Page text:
I will be building, indeed have already begun building, a Roubo style bench. This is a pretty massive bench based on the designs of Andre Roubo in the 18th century and revived by PWW’s Christopher Schwartz around 2005. I do not undertake this lightly; I have read many articles and several books on the topic of work benches, their design and use and come to the conclusion that this is the best bench for me. Not only is it massive in both size and weight but it’s construction is remarkably simple. I think it even has fewer joints to cut than the Popular Mechanics bench I started with! Today is just the introduction, check back tomorrow for part two when I begin construction.

And now because I know I rarely read a blog post with out pictures, here is a picture of my #7 Bedrock on my electronics work bench.

Stanley Bed Rock #7 Jointer



8 comments so far

View PurpLev's profile

PurpLev

8476 posts in 2302 days


#1 posted 11-23-2009 11:08 PM

sounds like most of our lives here…

that’s a great bench design you picked, I recently tried several designs, but ended up building a roubo-style bench, and it is a wonderful asset, and a great (/clamping) surface to work on.

Click for details

good luck on your journey! I think a workbench project is one of the best to take upon yourself.

-- ㊍ When in doubt - There is no doubt - Go the safer route.

View GoGoZRX's profile

GoGoZRX

23 posts in 1760 days


#2 posted 11-23-2009 11:11 PM

Having heard the live version of this project, i’m looking forward to seeing the pictures!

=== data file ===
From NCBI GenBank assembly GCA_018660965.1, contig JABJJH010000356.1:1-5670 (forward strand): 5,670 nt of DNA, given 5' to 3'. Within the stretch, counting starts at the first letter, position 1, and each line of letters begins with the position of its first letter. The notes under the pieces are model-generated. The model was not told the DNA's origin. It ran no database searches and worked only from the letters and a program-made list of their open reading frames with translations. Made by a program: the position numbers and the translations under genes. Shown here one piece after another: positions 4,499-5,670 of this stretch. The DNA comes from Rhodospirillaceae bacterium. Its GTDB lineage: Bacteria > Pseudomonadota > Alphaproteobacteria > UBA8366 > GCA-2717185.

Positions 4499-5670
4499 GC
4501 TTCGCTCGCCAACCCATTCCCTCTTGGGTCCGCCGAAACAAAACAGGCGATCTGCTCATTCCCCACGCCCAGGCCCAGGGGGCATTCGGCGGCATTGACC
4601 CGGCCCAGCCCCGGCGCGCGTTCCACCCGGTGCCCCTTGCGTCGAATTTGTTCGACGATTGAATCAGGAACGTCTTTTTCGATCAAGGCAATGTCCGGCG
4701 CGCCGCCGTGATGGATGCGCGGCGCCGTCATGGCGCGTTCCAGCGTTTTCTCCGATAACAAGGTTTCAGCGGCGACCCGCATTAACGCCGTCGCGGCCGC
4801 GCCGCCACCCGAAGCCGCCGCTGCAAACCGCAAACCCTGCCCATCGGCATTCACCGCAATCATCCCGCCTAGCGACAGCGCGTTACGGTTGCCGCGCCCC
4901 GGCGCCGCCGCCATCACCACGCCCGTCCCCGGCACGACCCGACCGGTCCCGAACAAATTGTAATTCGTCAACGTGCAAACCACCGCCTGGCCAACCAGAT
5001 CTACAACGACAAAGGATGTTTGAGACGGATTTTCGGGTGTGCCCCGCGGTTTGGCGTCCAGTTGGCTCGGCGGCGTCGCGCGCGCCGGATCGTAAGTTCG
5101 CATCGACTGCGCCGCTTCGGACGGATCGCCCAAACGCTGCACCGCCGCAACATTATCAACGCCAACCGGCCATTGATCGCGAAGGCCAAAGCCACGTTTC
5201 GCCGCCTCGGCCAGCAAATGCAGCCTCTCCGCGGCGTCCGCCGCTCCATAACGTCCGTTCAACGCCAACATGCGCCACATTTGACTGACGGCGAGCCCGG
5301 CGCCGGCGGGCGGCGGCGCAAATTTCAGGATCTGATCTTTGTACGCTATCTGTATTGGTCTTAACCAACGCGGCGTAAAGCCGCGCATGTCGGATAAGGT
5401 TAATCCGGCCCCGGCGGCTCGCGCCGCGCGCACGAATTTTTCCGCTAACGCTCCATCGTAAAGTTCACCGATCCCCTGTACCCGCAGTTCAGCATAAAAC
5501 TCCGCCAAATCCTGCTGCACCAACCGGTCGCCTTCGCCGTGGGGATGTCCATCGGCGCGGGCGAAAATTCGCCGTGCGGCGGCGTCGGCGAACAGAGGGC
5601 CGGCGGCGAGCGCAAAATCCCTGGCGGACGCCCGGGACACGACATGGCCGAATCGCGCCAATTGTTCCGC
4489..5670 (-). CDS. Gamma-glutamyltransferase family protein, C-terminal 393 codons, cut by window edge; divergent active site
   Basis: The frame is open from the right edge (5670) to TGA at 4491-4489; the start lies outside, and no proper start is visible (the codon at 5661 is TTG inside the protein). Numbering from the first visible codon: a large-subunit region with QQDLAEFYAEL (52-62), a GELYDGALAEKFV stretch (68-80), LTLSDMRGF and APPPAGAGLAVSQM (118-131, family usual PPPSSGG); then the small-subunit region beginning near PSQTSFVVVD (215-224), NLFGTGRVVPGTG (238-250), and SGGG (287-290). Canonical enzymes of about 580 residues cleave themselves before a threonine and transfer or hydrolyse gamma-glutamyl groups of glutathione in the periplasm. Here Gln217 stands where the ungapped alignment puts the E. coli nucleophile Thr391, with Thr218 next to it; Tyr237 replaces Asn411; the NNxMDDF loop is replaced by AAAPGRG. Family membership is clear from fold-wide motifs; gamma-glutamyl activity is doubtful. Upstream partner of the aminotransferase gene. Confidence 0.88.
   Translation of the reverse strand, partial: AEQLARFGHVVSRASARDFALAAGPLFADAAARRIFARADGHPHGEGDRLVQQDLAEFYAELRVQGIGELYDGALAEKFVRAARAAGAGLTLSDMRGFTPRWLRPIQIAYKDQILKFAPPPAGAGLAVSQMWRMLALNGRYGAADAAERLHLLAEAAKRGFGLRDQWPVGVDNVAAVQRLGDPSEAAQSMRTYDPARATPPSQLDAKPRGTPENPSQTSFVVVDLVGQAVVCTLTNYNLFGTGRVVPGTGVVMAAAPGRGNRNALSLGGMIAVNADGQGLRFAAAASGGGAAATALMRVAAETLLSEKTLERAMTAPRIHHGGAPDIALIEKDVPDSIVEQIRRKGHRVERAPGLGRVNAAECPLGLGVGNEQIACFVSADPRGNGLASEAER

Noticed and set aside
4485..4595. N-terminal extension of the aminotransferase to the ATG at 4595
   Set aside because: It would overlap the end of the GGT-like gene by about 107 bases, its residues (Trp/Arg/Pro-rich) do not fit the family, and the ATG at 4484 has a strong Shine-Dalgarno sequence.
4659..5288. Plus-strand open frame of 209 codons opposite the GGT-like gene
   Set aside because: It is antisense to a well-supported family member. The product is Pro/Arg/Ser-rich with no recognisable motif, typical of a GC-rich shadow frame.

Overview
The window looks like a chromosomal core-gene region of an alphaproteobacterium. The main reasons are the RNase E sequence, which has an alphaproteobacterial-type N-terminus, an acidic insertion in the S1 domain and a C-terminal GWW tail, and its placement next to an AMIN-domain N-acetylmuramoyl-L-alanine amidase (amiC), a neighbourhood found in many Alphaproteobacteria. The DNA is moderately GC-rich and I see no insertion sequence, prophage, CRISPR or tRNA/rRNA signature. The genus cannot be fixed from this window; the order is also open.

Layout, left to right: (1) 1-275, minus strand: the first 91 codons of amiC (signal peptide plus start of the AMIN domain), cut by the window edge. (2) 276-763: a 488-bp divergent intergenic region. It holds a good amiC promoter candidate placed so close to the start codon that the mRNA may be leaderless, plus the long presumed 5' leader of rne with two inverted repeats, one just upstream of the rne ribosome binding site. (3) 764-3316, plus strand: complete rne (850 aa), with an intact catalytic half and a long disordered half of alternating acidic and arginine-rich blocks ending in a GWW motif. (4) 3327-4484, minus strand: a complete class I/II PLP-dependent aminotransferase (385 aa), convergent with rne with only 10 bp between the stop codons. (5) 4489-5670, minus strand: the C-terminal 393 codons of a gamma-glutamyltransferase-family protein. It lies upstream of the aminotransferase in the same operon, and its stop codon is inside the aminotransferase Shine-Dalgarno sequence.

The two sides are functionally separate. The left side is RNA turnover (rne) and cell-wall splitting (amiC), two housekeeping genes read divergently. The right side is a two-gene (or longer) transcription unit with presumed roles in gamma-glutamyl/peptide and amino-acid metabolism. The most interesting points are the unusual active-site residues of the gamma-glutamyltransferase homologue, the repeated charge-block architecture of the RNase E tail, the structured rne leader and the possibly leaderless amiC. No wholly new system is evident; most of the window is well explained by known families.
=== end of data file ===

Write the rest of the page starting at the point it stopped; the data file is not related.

—skip

-- chip junkie, motorcyclist, skydiver, geek.

View Tim Dahn's profile

Tim Dahn

1467 posts in 2219 days


#3 posted 11-23-2009 11:42 PM

Good luck with your Roubo build, its a great choice. What kind of wood are you going to use?

-- Good judgement comes from experience and experience comes from poor judgement.

View OhValleyWoodandWool's profile

OhValleyWoodandWool

969 posts in 1774 days


#4 posted 11-24-2009 12:46 AM

yup – i’ve recently come down with it as well. A new bench is my near futurre as well

-- "All you need in this life is ignorance and confidence, and then Success is sure." Mark Twain

View Mark's profile

Mark

27 posts in 2107 days


#5 posted 11-24-2009 03:01 AM

Sounds like a very contagious disease! I might have caught it myself….good luck with the workbench, I plan on building my own someday, once I buy a house that is-just no where to keep a nice bench in my rented house.

-- Mark, Sydney, Australia

View Sean's profile

Sean

18 posts in 2352 days